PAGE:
Life is Crazy and Writing is Hard

The most busy and awesome week of my life has been the week I moved out of my house and on to college. The night before I left, I wrote a post concerning transition.  The only reason why I know today’s date is because it’s a holiday weekend and I don’t have school tomorrow. I’m already procrastinating on my first paper of the semester. Rather, I’m taking much too long write a two-page paper. I’ll give myself credit for having completed a shitty first draft.    I didn’t realize I was still in summer mode. The first week of upper level classes flew by so quickly. I’m the junior-transfer student who has an academic advantage on other students, nothing more!

These past eleven days I’ve shaken more hands of more people than I’ve ever met at one time. Additionally, I’ve introduced myself to some individuals not once, but twice. Laughter has been unavoidable. I’ve said yes to some event or get together pretty much every single night since I arrived here. A football game, volleyball, dinner, sing-along movie night etc. At one point during these past few days I must’ve blinked because I feel as though I just arrived here. Only yesterday did I finally take out the very last cardboard box to the dumpster.

I’m becoming somewhat acclimated. It’s only under sixty-six degrees this evening and I’m shivering in my dorm room, ready to break out the sweatpants. I was actually able to sleep under all of my covers last night and turn off my fans. Progress.

While this new part of my life is thriving,  I  am failing recently to put forth effort into my writing, which I proclaim to love. My relationship with words is more of the love-hate type. Writing is certainly  easier said than done.  A recent trend in my posts has reflected an obvious struggle in simply sitting down and putting my pen to paper-or in this case, fingers to keys. There is no doubt that a resistance is present. And also winning.

 A Few Excuses I’ve Made to Not Write

  • Time-there isn’t enough
  • I’ll never stand out
  • My story isn’t important
  • I’m not progressing and growing
  • I don’t have money to invest into my website

The excuses mentioned above are hardly justifiable. Boy how I wish they were. To clarify, never do I lack a topic to write about. Many believe that writer’s block is due to the absence of subject matter. I’m learning that this is not the case. It’s pure laziness.

At lunch today, my friend Megan asked me “So are you just writing all the time?”

I was honored that she’d think I’m so disciplined as to maintain a disciplined writing habit. Unfortunately, I could not respond affirmatively and call myself an honest person.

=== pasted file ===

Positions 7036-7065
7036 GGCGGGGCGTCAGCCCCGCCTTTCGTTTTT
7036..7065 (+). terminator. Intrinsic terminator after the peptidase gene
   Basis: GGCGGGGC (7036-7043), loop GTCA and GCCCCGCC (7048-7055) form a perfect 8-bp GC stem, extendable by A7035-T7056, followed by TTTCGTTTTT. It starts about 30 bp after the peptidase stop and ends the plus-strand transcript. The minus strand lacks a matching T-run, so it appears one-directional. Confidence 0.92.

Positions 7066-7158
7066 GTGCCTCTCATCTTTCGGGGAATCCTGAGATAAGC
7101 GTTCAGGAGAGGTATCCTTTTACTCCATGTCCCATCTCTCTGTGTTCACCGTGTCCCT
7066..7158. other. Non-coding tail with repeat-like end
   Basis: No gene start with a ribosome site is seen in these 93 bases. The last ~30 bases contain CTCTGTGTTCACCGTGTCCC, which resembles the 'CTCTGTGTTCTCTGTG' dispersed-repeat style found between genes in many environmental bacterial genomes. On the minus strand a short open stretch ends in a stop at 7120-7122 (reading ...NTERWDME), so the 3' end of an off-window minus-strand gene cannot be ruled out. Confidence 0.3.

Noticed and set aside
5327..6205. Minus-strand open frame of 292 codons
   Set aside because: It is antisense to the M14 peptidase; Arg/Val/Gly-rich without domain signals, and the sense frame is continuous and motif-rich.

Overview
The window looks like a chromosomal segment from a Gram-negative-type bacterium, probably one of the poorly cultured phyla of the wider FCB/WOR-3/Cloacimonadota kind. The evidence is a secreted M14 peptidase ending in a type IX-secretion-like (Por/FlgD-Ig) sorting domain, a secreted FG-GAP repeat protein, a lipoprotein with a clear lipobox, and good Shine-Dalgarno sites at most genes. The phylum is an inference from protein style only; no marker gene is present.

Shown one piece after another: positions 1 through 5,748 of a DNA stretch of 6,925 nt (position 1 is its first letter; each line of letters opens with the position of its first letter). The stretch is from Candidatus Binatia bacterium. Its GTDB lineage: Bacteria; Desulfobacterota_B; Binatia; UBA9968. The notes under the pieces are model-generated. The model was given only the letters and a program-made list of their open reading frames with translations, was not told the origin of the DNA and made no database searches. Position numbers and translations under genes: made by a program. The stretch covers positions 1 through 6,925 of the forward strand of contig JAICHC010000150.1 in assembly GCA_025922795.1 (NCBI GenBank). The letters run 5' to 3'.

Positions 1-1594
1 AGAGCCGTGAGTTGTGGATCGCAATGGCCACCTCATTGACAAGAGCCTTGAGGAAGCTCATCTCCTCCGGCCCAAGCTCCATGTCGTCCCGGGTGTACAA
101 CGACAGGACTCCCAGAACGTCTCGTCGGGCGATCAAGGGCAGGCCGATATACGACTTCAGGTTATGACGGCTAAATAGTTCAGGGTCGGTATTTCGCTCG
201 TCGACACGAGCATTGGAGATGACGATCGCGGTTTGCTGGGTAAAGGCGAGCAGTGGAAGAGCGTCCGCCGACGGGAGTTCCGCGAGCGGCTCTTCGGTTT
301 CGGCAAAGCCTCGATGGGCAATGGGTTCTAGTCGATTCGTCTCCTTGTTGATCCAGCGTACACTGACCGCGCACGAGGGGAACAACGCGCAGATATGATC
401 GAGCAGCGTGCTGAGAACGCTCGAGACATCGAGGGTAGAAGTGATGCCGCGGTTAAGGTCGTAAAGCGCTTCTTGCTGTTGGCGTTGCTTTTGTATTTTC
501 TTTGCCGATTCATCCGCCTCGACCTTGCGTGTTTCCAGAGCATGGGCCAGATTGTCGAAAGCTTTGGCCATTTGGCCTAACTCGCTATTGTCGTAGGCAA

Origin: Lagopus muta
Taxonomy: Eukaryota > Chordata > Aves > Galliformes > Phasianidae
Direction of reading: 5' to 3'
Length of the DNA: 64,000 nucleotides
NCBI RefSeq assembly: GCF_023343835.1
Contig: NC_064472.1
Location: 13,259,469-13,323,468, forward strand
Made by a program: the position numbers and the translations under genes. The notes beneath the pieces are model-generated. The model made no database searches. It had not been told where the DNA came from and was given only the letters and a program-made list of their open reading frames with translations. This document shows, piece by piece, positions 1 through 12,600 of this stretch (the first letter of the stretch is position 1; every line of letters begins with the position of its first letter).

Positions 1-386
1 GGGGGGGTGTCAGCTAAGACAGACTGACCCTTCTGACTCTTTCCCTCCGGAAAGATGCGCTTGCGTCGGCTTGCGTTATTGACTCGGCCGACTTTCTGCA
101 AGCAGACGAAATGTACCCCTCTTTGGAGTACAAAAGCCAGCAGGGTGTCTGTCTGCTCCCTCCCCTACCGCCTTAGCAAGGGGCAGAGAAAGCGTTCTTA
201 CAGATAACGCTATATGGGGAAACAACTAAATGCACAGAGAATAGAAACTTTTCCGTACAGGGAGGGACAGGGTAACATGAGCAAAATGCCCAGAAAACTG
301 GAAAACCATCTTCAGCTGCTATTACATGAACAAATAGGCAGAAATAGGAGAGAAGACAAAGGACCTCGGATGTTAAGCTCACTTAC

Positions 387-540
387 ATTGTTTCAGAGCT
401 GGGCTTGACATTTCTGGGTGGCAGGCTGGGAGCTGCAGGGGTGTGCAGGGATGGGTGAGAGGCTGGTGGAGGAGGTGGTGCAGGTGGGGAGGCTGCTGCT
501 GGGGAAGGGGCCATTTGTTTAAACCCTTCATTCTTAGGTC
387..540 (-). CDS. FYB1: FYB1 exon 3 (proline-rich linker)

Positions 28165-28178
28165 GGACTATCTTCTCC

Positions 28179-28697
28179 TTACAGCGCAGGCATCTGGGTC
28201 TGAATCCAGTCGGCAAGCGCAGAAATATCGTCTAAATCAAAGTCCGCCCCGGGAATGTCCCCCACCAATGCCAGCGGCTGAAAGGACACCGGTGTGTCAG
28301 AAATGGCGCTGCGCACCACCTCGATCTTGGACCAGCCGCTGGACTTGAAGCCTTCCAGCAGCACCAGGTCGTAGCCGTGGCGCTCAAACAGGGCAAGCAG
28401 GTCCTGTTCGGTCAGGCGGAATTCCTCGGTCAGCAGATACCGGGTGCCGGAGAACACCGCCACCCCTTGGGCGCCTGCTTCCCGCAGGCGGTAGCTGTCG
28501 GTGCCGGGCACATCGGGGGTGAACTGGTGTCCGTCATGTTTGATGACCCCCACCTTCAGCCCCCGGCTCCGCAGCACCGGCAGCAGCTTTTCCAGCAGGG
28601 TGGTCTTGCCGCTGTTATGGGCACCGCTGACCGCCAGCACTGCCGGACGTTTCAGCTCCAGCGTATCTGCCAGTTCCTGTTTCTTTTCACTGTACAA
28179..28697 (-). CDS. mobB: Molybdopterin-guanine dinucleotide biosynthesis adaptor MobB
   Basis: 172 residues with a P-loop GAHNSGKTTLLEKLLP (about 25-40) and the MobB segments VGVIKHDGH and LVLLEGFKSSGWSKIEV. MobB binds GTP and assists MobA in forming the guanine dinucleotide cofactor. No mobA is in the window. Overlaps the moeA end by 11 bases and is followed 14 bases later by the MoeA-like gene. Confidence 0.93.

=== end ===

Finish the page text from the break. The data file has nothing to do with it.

*Gulp.*

I responded something along the lines of “Ummm… yes? Well, sort of, like if I’m not writing I’m thinking about what I’d like to be writing. I mean, lately, not really.”

Not exactly a straightforward answer. And lemme tell you, this isn’t the first time recently these encounters have occurred. I’m always thankful for friends who ask me these questions. The hard ones. Only hard questions provoke action.

I’m writing today because life is crazy and writing is hard-even when life isn’t so insane. I don’t have anything profound to share, but I tend to relate best with people who share their stories from day-to-day life.

There. You are all updated on my life. If you are new here, welcome. Old friends, it’s so good to see you again.

 

Until next time,

Kayla

 

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When Transition is Absolutely Necessary

 

Creative Commons// Darin Marshall

I am back! These past couple of weeks have been rather busy these past couple of weeks wrapping up my summer classes and tearing apart my room. Since I’m in the currently in the middle of a transition, I’ve decided to share with you my thoughts, and why I personally believe transitions are important!

Before I go any further, you should know that I despise packing. I’ve always been one to over-pack. It’s really silly because I could bring everything with me to wherever I’m going and still be convinced that I don’t quite have everything I need. For me,  traveling is never enjoyable until the moment I actually arrive at my destination. Nonetheless, transition and change are very healthy. Moving is hardly enjoyable, but it forces me to re-evaluate my life. Putting my life into boxes is a wonderful reminder of what I value. Trust me, I’ve spent the past two weeks attempting to determine what I consider the bare necessities-turns out those items are practically everything in my closet. Ha! While discussing this with a friend she commented “it takes a move.” It really does. I’m not sure about you, but aside from a light spring cleaning, I don’t annually do a deep cleanse of square foot of my room. I’m just not a clean freak.I somehow managed to fit all of my belongings into the car. Well, my brother did most of the strategic packing, but I was an overseer of the whole operation. Trust me, had you been able to catch a glimpse of the trunk of our suburban, you would understand why this was such an incredible feat. I’m sure some of you resonate with my potential dilemma.

Change doesn’t scare me. I’m simply not in the habit of taking new risks and attempting new things. I constantly tell myself that this should not be so.  I suppose moving out of the house that I’ve lived in for ten years is a perfect opportunity break open that cozy cocoon of comfort. I may only be six hours away from home, but I may as well be in a different world in Pullman, Washington. Over the mountains and through the woods to Washington State University I go!